Too many gaps in Antrim SFC: Cargin boss Damian Cassidy
CARGIN boss Damian Cassidy has described the gaps between the end of the round robin series and this weekend’s Antrim SFC quarter-finals as “not acceptable”.
Cargin, who face old city rivals St Gall’s in an intriguing last eight tie at St Enda’s tomorrow afternoon, have played one competitive game in five weeks and even then the defending champions had already booked their place in the knock-out series before losing to St John’s.
Technically, it was the first championship defeat Cargin have suffered under Cassidy having led the Erin’s Own club to an historic three-in-a-row since assuming the reins in 2018.
“That wasn’t championship,” Cassidy said, half-jokingly.
“The championship starts with knock-out football. It’s starts this weekend, without a doubt. The round robin is not championship football as I know it.”
Cargin’s home defeat to the Johnnies – who needed a victory to progress – was on October 3, while St Gall’s were hamstrung by being placed in a three-team group and therefore had less games.
Kickham’s Creggan, arguably Cargin’s closest challengers, were also in the three-team group with St Gall’s and haven’t played a competitive game since September 1 after their final game was called off due to a COVID outbreak in Gort na Mona.
Cassidy feels the gap has been too long for every team that has made it through to this weekend.
“The Antrim championship was very good last year the way it worked out for us because of COVID,” Cassidy said.
“It meant the round robin games ran quite quickly into the quarter-finals and semi-finals. I thought it was really good, and the county board and people on the CCC deserve credit for the way it was run off.
“This year, regardless of how it goes for Cargin, I think they’re going to have to review how they set it up because the length of time it has taken is not conducive to helping any of the teams. We’ve had one game in five weeks. It’s a snooze-fest.
“Another critical element of it and compounds the problem is that every other county is running their championship at the same time so getting a challenge match has been incredibly difficult.
“That would have reduced the impact to an extent. We’re into high double figures for the amount of teams we tried to get friendlies with. They need to condense the space between the games because it’s just not acceptable.”
He added: “To be fair to everybody involved, I know that it’s a transition period going from what it was to what it is now. So we accept that but I’m just giving feedback. I’d be disappointed if the timeframe would be the same for next season.”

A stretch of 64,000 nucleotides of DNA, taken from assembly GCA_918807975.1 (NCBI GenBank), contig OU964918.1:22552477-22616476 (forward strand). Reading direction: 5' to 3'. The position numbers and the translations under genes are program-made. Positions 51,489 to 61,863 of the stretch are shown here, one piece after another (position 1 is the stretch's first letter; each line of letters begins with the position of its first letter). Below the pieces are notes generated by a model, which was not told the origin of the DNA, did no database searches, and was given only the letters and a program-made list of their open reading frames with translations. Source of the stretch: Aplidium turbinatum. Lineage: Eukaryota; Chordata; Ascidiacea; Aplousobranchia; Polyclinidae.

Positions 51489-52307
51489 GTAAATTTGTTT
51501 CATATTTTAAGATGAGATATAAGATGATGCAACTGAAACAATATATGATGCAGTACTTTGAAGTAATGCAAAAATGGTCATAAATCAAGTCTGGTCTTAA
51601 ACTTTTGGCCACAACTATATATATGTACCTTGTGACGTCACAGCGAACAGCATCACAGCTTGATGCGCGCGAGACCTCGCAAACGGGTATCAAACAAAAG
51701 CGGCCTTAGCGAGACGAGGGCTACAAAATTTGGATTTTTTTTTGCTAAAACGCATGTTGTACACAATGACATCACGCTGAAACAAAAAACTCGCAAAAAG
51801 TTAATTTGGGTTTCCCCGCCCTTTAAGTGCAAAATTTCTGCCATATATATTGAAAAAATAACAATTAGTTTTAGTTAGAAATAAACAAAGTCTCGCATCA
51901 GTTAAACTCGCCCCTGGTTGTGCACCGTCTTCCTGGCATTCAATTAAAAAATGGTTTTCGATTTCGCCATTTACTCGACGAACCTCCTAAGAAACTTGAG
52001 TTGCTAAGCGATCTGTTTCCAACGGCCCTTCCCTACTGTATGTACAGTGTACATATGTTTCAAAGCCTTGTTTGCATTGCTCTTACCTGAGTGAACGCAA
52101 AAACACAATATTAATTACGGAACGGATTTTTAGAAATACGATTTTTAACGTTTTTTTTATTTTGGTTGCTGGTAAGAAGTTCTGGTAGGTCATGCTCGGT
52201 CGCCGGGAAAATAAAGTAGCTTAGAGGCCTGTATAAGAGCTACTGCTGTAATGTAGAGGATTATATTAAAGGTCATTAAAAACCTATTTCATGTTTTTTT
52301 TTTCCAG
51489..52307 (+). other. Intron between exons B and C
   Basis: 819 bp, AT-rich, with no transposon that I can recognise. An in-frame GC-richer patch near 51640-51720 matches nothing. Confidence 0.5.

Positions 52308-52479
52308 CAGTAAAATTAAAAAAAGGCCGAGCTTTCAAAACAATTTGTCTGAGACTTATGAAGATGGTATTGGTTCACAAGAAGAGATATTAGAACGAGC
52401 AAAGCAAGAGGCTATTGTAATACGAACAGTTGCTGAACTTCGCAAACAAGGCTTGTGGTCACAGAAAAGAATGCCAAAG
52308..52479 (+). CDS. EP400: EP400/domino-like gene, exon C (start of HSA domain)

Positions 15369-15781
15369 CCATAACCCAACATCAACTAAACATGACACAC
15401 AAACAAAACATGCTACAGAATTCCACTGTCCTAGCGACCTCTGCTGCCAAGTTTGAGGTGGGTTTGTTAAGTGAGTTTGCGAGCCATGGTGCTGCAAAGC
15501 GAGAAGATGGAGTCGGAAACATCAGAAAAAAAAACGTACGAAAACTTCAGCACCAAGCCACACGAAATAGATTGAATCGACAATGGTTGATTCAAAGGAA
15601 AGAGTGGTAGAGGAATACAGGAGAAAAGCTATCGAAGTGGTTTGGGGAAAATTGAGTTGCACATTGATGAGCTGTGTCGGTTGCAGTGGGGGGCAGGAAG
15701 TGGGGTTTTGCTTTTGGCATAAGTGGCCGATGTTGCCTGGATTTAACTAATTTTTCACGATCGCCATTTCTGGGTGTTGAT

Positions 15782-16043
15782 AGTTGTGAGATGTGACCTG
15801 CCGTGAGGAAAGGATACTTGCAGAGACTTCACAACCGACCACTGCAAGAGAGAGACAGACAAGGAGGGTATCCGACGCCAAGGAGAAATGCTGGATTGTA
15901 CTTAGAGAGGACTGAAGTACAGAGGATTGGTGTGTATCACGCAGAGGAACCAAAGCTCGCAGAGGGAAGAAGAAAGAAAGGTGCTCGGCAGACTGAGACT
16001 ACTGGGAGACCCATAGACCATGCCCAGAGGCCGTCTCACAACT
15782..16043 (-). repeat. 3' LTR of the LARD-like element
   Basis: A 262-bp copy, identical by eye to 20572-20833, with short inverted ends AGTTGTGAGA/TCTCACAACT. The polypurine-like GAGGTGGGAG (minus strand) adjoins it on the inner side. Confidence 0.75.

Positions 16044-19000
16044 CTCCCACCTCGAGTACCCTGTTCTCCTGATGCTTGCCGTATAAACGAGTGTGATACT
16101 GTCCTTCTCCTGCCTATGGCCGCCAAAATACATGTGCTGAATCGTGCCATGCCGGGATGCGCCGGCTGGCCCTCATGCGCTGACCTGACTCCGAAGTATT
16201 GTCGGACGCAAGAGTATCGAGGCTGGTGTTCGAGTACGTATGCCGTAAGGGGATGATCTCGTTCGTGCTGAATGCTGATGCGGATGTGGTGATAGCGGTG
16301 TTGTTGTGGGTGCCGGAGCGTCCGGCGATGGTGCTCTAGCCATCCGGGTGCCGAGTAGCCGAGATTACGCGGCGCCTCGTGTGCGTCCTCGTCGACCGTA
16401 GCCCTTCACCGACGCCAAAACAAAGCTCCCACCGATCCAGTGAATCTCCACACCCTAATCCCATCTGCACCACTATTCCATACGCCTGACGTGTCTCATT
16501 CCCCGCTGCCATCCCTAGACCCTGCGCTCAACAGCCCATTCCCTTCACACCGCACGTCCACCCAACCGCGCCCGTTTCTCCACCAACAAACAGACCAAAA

While there wasn’t a lot riding on the outcome of the St John’s tie earlier this month for Cargin, the defeat might be the mid-championship wake-up call to get them ready for their banana-skin game against underdogs St Gall’s.
“I suppose it’s that unknown going into the first game,” said Cassidy.
“I trust the players. I expect them to go out and perform. They have never let themselves down in the last three or four years, so there isn’t form of them doing that. It’s just the lack of match practice but it’s the same for everybody.”
Cargin didn’t concede a single point for one-and-a-half games of the round robin series, keeping senior rookies Moneyglass scoreless in their opener and denying O’Donovan Rossa a score for nearly a full half in their next outing.
St Gall’s, meanwhile, are still in a deep transitional phase – but Cassidy insists they won’t be looking past the Falls Road men.
“Ultimately the real test will come on Saturday because I know the lads really well at this stage. I know how they prepare and I keep saying it: the best feedback you’re going to get is from the opposition.
“You can do the analysis and look at all the stats after the games but the opposition will tell us exactly where we’re at. The opposition will tell us how motivated we are.”
Cargin have been buoyed by the influx of championship minor-winning players over the past two season who have forced their way into the senior reckoning.
Pat Shivers, Sean O’Neill, Paudie McLaughlin, Eunan Quinn and Benen Kelly are among those who have created genuine depth to the three-in-a-row champions.
“Athletically, they’re all very mobile,” Cassidy said. “They’re just very good footballers.”
“One of the strengths that seems to have developed over the course of the season is the young players from those two minor championship winning teams have been pushing through and are starting to create genuine competition.
“That in itself cannot be ignored. It gives you more flexibility with the panel of players that you have, whereas in our first season we didn’t have a massive panel by any stretch of the imagination.
“If you saw players injured it could make things really difficult for you. While some of those lads might be inexperienced, they can play.
“Hopefully you find yourself in a position that if a player doesn’t reach a level you’d expect him to, there are other players ready to come in and take that opportunity.”